Hear directly from the artists before the Saturday evening performance! A pre-show talk will begin at 7:15pm.
This collaboration is part of UWM’s Peck School of the Arts, which is celebrating its 50th anniversary through projects like FALL(ing). The show runs October 26-27 at the Zelazo Center for the Arts. Click here for more information.
Who Cares? We do!
Photo: Jenn Mazza.
The Nancy Einhorn Milwaukee Ballet II dancers (MBII) have been hard at work since September 4 on their upcoming repertoire for their show this weekend at the South Milwaukee Performing Arts Center (SMPAC). While the focus of the show is on the athletic and romantic, Who Cares? by George Balanchine – the program also includes Paquita, two classical pas de deux and two contemporary pieces created by two of our own Company members (and MBII grads, Nicole Teague and Isaac Sharratt!). Getting permission to perform a Balanchine work was a landmark occasion for the MBII program and we couldn’t be more excited. For you balletomanes out there, you know that this is something – for our young dancers and for our audiences. For you newbies – George Balanchine is credited for essentially bringing ballet to American dancers; prior to his influence and the eventual founding of New York City Ballet, when you saw ballet in the States, you were watching touring European dancers.
Balanchine was a dancer in the Ballet Russes but he always wanted to come to America. After his own career dancing, he started his own company in 1933 called Les Ballet. While on tour in London, Balanchine met Lincoln Kirstein – the man who would eventually bring him to the United States, help him open School of American Ballet (SAB) in 1934, start his own company – New York City Ballet (NYCB), and change the meaning of ballet. After a series of different projects ranging from work in Hollywood, on Broadway, staging operettas, musical comedies, original TV ballet, to working with other fledgling dance companies, his dream was born and realized. The eventual creation of NYCB and SAB gave Balanchine and his benefactor what they wanted: a strong training school that fed into a strong company. He incorporated and paid tribute to his classical training but created something altogether new – ballet that could be acrobatic and still graceful, dynamic and sensual, jazzy, hip, showy, musical and fresh. He did not limit himself to the kind of music he used, but rather the opposite was true for Balanchine; the sky was the limit and he was called a “musician’s choreographer” because of his deep knowledge and passion for music.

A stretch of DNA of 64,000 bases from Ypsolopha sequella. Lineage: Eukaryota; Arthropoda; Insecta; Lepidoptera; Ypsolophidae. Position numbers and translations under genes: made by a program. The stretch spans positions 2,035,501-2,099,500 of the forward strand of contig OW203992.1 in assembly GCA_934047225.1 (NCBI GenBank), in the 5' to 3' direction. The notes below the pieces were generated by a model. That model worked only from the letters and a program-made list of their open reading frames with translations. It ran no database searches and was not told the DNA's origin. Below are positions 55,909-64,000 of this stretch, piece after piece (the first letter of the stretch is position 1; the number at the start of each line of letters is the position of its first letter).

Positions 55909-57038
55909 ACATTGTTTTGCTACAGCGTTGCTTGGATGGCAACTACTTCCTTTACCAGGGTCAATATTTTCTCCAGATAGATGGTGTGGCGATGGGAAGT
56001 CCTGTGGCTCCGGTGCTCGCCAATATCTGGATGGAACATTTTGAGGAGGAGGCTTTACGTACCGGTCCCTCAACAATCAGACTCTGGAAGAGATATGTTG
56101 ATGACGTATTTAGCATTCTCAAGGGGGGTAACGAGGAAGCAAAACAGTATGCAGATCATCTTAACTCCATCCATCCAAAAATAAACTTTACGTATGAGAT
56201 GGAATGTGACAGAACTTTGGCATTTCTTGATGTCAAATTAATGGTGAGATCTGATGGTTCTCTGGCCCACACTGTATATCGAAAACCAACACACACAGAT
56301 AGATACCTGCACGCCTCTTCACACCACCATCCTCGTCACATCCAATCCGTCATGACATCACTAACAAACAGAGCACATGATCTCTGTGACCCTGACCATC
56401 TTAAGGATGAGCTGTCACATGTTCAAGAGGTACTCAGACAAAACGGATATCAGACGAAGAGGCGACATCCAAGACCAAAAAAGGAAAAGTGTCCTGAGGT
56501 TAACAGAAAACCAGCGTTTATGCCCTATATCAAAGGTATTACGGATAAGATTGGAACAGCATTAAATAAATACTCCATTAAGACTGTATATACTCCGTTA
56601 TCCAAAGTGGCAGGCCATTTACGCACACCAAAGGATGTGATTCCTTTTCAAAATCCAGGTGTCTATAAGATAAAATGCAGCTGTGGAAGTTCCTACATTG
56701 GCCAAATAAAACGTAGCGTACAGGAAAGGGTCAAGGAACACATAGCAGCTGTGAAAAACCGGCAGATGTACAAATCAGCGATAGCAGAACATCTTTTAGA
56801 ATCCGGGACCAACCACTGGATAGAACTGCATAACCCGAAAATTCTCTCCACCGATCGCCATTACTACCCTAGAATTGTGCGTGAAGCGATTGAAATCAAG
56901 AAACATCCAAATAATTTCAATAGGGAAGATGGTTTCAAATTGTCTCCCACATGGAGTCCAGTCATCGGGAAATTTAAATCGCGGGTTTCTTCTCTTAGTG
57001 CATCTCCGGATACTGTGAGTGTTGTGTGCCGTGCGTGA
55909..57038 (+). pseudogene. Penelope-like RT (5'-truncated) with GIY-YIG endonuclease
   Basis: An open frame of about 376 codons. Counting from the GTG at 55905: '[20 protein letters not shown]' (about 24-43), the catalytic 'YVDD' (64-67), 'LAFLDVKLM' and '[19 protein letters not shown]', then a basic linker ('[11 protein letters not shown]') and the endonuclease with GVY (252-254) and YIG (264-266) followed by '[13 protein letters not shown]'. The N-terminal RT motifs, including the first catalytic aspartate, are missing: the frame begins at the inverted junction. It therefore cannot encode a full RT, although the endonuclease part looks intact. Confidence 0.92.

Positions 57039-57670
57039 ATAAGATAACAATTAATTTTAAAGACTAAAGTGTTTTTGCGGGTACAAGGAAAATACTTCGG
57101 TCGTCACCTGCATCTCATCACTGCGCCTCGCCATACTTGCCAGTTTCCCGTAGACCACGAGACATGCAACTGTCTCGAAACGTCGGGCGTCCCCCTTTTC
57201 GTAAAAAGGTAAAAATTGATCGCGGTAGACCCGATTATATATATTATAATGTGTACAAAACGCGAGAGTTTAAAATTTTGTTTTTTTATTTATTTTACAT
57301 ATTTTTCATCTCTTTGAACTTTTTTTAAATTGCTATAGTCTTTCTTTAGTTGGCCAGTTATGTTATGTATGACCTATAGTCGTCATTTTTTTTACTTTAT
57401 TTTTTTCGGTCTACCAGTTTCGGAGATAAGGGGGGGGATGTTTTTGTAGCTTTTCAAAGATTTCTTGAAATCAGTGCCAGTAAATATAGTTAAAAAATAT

All of this is exemplified in Who Cares?, a sassy yet tender piece set to George Gershwin’s rhapsodic music. In addition to this, as mentioned above, the repertoire will showcase the diversity of the dancers and their skills. With 19 dancers from all over the United States and Bulgaria, South Korea, Japan and Mexico, there is plenty to see and learn about our second company. They have already shown us that they are hardworking, disciplined, curious and fun to be around. We are excited to see what they bring to the stage as individual performers. These kinds of opportunities are the biggest and best we can give to our young artists – the chance to be the stars of their own show.
Tickets can be purchased online at www.southmilwaukeepac.org or by calling (414) 766-5049.
Director of Community Outreach